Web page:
October 7, 2018 - 3:16 pm
Updated October 7, 2018 - 6:57 pm
There’s a freeze frame going around social media of an enraged Khabib Nurmagomedov in midair with his knees to his chest as he’s about to drop a double boot on a stupefied Dillon Danis ducking for cover.
Nurmagomedov had finally snapped. Instead of just accepting the defeat, Conor McGregor’s jiu-jitsu coach decided to keep poking the man who wrestled bears as a kid.
It’s OK to play the tough guy role until the end, but you better be ready for the backlash.
It was a dumb move by Nurmagomedov to jump out of the octagon Saturday night to chase the trash-talking Danis after he had just dismantled the UFC’s biggest star for the majority of four rounds to retain his lightweight title.
The confrontation led to a massive brawl between the two camps inside the octagon and out of it, with fans at T-Mobile Arena pushing their way through the barricade and attempting to join the fray.
Nurmagomedov should expect to receive a hefty fine and a possible suspension from the Nevada Athletic Commission for putting spectators in danger. But you can only push a man so far.
For months, Nurmagomedov heard McGregor and his camp hurl personal attacks. It’s common for fighters to exchange oral jabs to sell a bout, but there’s a line.
“I know this is not my best side,” Nurmagomedov said at the news conference. “I don’t understand how people can talk about (how) I jumped the cage, but what (about) him (McGregor)? He talked about my religion, he talked about my country, he talked about my father.”
Even after he forced McGregor to embarrassingly tap out, Nurmagomedov still had to hear one of McGregor’s guys shout insults in his direction. That’s when the superior grappler from Russia reached the point of no return.
But the one positive from Danis running his mouth was that it took the focus away from McGregor’s dismal performance.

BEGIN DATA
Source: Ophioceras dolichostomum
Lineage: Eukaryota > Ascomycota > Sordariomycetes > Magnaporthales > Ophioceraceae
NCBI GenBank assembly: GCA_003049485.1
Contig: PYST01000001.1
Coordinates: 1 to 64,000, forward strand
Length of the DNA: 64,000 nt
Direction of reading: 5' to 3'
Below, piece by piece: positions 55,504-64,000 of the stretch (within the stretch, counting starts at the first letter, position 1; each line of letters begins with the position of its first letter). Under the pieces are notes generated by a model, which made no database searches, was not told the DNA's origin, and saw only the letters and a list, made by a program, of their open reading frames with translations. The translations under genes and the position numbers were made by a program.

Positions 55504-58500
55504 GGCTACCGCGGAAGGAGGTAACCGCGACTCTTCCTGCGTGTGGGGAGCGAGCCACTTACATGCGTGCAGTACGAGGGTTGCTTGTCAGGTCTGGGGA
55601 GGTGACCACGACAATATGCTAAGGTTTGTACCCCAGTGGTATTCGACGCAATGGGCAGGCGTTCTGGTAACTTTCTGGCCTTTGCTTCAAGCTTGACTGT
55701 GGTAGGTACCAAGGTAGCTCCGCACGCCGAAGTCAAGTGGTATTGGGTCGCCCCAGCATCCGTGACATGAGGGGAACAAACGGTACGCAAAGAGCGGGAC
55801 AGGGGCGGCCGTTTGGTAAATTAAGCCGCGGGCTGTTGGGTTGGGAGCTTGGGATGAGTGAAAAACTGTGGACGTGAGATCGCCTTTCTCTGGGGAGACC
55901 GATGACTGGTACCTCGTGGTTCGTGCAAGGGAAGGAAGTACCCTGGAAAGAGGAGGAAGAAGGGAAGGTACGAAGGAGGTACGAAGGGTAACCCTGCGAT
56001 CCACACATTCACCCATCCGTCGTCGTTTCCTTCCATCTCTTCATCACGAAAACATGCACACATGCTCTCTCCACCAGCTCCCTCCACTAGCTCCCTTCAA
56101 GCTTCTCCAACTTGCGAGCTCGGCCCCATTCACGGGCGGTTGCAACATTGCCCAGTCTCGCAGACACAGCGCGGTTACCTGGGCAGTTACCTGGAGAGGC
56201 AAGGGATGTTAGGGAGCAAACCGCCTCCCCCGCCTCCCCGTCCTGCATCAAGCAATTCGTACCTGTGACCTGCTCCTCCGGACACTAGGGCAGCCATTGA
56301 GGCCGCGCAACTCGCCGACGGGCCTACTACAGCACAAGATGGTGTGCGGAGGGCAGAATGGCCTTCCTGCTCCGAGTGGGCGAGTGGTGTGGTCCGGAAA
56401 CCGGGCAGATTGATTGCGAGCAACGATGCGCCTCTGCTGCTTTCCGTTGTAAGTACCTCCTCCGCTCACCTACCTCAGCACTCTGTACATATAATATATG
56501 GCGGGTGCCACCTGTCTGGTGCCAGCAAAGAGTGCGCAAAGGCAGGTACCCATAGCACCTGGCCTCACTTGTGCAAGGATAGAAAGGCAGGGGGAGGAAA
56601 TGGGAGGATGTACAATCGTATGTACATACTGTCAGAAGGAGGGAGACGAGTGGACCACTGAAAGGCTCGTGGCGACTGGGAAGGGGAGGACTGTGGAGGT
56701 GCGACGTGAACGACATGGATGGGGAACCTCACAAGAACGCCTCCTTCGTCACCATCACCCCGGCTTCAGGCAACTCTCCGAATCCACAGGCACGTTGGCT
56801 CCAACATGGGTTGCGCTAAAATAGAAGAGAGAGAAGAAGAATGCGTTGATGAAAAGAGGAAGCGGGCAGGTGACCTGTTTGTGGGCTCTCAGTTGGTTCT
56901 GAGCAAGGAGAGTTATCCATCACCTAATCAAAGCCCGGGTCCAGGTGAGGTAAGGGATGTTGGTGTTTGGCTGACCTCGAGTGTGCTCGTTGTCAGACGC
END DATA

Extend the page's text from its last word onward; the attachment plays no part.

The Irishman appeared out of shape in his return to the UFC after a two-year layoff. He was winded by the second round and never hurt Nurmagomedov with his left hand. Heck, he hardly threw the hand that turned him into a wealthy man.
It got so bad for McGregor (21-4) that Nurmagomedov (27-0) allowed the former two-division champion to stand and strike in the third round.
Nurmagomedov knew he had McGregor beat after two rounds and was OK with letting his perfect streak of never losing a round in the UFC end so he could toy with his opponent and beat him at his own game.
In the second round, Nurmagomedov tagged McGregor with a right hand to drop him momentarily.
Either McGregor didn’t learn anything from going 10 rounds with boxer Floyd Mayweather or he had lost his hunger from making nearly $100 million from the lucrative 2017 boxing match.
UFC president Dana White and his organization waited 23 months for their cash cow to return to the cage. But he was no longer the brash, powerful southpaw striker with a lot to prove.
As Nurmagomedov pointed out this month: McGregor was the unbalanced “drunk” who needed to be ignored in a corner until he returned to normal.
But the UFC rushed McGregor back, even after he threw a dolly into a bus to injure a handful of their fighters.
White said he was disappointed about Saturday’s outcome. But he let this bad blood boil over for record box office numbers and will probably jump at an opportunity to get these guys back in the octagon for a rematch.
Good knock. Looking forward to the rematch.
— Conor McGregor (@TheNotoriousMMA) October 7, 2018
“Good knock. Looking forward to the rematch,” McGregor tweeted Sunday morning.
Now McGregor’s star power has taken a hit and who knows if he’ll ever be the same again. Ronda Rousey wasn’t the same when she made her long-awaited comeback from her first career defeat, only to be knocked out in the first round by Amanda Nunes in December 2016.
Rousey hasn’t made a second return and is now using her arm bar on wrestlers in the WWE.
Maybe this is the wakeup call McGregor needed, but he might be better off taking a tuneup bout after his possible suspension.
The smart move would have been to take a tuneup before facing Nurmagomedov.
It was obvious that this was a bad matchup for McGregor, but he viewed himself as indestructible. McGregor found out he wasn’t when he was laying next to the cage after being choked by Nurmagomedov.
But he accepted the defeat. His teammate didn’t know when to stop and it led to another tiresome fracas involving McGregor that could bring serious consequences.